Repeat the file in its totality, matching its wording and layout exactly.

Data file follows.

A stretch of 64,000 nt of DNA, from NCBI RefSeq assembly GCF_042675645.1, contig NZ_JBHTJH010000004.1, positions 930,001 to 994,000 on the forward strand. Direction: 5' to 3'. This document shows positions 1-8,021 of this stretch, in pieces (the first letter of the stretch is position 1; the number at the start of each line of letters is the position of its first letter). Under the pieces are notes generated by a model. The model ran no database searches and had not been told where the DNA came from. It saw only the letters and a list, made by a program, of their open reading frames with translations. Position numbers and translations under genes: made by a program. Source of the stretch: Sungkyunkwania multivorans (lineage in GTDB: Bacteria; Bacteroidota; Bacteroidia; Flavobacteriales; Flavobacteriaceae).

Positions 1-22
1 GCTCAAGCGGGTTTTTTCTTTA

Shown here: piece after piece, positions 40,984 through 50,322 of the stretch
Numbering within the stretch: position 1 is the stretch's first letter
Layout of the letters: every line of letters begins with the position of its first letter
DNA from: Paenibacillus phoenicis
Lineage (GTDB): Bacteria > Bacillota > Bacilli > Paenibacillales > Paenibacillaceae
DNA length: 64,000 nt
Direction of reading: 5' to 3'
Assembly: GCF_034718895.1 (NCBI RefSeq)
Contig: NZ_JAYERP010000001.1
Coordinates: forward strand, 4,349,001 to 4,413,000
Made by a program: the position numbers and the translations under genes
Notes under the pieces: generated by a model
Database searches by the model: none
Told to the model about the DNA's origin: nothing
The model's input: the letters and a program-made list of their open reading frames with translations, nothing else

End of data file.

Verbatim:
A stretch of 64,000 nt of DNA, from NCBI RefSeq assembly GCF_042675645.1, contig NZ_JBHTJH010000004.1, positions 930,001 to 994,000 on the forward strand. Direction: 5' to 3'. This document shows positions 1-8,021 of this stretch, in pieces (the first letter of the stretch is position 1; the number at the start of each line of letters is the position of its first letter). Under the pieces are notes generated by a model. The model ran no database searches and had not been told where the DNA came from. It saw only the letters and a list, made by a program, of their open reading frames with translations. Position numbers and translations under genes: made by a program. Source of the stretch: Sungkyunkwania multivorans (lineage in GTDB: Bacteria; Bacteroidota; Bacteroidia; Flavobacteriales; Flavobacteriaceae).

Positions 1-22
1 GCTCAAGCGGGTTTTTTCTTTA

Shown here: piece after piece, positions 40,984 through 50,322 of the stretch
Numbering within the stretch: position 1 is the stretch's first letter
Layout of the letters: every line of letters begins with the position of its first letter
DNA from: Paenibacillus phoenicis
Lineage (GTDB): Bacteria > Bacillota > Bacilli > Paenibacillales > Paenibacillaceae
DNA length: 64,000 nt
Direction of reading: 5' to 3'
Assembly: GCF_034718895.1 (NCBI RefSeq)
Contig: NZ_JAYERP010000001.1
Coordinates: forward strand, 4,349,001 to 4,413,000
Made by a program: the position numbers and the translations under genes
Notes under the pieces: generated by a model
Database searches by the model: none
Told to the model about the DNA's origin: nothing
The model's input: the letters and a program-made list of their open reading frames with translations, nothing else